Blue lunch: Chunky peanut butter and banana sandwich, blueberries, dried plum
Blue snack: Grapes
Purple lunch: Pasta salad with balsamic vinegar/Braggs based dressing and purple tomatoes and steamed broccoli, blueberries and dates, figs
Purple snack: Pack of dry roasted almonds, purple grapes
Pink lunch: Dried cranberries and plums, a couple of chocolate covered cranberries, heart-shaped sandwich with rhubarb and strawberry jam (and possibly peanut butter–I can’t recall), grapes, raspberries, steamed broccoli
Pink snack: Watermelon chunks
Brown lunch: Star-shaped peanut butter sandwiches on a bed of peanuts, dates, a couple of chocolate covered cranberries, raisins, soy hot dog (Tofu Pups brand, I believe)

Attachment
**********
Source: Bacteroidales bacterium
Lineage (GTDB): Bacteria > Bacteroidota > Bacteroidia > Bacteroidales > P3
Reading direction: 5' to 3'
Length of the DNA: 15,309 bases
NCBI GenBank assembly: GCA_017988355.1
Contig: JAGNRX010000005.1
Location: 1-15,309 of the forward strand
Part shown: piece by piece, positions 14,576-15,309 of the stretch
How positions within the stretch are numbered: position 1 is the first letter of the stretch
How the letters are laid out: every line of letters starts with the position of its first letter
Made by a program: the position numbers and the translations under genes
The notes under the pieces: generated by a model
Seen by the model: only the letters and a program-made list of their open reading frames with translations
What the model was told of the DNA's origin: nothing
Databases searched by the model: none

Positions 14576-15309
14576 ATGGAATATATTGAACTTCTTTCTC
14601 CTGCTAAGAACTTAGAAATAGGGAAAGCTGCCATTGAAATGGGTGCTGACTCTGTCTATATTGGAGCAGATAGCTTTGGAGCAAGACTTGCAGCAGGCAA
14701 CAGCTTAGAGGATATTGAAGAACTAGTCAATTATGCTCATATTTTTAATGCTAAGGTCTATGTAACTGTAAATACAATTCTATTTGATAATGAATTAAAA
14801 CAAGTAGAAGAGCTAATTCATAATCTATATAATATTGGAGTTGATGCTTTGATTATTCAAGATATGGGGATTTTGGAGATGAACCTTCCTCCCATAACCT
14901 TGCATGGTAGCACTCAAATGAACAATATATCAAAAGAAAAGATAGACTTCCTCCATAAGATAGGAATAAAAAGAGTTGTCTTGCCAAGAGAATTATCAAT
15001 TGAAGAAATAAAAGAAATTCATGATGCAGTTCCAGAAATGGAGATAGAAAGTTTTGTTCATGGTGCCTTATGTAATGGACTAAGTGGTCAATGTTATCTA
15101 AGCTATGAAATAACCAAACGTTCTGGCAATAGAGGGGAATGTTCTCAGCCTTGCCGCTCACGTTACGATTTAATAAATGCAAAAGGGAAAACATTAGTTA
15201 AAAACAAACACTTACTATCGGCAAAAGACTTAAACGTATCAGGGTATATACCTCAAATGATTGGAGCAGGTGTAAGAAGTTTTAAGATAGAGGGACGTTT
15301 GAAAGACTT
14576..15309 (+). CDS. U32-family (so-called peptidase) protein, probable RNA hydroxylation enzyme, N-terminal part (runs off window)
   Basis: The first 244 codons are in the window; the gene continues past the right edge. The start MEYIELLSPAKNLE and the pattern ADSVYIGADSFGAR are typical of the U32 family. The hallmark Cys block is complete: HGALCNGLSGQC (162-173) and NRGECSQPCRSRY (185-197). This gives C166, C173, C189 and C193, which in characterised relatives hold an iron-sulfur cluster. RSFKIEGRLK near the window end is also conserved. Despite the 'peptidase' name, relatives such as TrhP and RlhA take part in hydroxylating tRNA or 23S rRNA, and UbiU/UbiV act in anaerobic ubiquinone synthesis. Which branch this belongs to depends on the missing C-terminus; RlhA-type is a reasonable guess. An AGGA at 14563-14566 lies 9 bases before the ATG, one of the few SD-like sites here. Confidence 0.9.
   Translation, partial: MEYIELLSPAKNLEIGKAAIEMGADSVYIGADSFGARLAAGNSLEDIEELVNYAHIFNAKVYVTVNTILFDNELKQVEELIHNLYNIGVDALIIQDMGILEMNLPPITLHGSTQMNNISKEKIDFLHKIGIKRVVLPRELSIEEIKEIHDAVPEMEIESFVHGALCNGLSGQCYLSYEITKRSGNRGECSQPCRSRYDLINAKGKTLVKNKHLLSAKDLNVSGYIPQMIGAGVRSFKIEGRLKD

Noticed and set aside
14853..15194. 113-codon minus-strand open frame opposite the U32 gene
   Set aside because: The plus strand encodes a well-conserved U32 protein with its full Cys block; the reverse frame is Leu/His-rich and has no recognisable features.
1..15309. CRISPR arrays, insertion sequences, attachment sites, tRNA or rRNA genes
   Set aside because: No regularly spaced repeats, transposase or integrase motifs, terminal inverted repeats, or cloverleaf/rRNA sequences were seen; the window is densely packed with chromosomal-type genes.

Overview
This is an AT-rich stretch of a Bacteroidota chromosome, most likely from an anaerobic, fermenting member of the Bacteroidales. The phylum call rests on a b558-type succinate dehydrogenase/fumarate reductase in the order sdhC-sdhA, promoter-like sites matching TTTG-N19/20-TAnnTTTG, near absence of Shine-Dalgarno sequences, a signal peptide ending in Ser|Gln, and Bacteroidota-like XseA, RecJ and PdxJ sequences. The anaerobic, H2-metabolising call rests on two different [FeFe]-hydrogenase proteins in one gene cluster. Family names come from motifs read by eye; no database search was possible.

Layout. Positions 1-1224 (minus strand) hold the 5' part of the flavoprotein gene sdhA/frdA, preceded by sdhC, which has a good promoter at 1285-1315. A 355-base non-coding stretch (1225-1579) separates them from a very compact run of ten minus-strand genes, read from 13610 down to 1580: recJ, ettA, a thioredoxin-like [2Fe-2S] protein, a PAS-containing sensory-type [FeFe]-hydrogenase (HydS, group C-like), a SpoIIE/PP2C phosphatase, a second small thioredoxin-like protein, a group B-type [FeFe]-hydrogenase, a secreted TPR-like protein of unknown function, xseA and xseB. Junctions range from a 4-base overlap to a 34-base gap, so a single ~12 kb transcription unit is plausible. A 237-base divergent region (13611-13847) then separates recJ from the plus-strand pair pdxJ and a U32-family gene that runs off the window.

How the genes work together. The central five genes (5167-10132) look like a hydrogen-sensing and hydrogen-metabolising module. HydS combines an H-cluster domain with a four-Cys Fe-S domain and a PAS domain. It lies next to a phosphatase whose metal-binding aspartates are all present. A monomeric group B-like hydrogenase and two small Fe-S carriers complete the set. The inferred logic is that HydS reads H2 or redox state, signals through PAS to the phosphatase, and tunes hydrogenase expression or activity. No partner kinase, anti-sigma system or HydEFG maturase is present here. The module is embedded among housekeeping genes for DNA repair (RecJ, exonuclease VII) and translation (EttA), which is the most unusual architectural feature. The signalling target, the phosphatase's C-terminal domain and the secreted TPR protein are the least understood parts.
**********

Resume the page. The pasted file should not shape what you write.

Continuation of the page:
Brown snack: Whole wheat mini pitas, hummus
Black lunch: Tofurky and Vegenaise sandwich, black olives, dried edamame, raisins and a few chocolate chips (There may also be some applesauce ‘hiding’ in the closed compartment.)
Black snack: grapes
White lunch: Extra-firm tofu “ghosts,” unsweetened applesauce, peanuts and Dandies (vegan marshmallows)
White snack: Crackers and hummus, Silk Very Vanilla soy milk (Sweetened soy milk and juice are special treats in our house. Xavier brings a water bottle to school each day and it is his only drink for lunch and snack most days.)
P.S. If you’re wondering, I did make the reusable snack bags featured in the photos above. I tried a handful of tutorials to make a few bags of various styles and sizes. I’ll let you know later in the school year what seems to be working the best.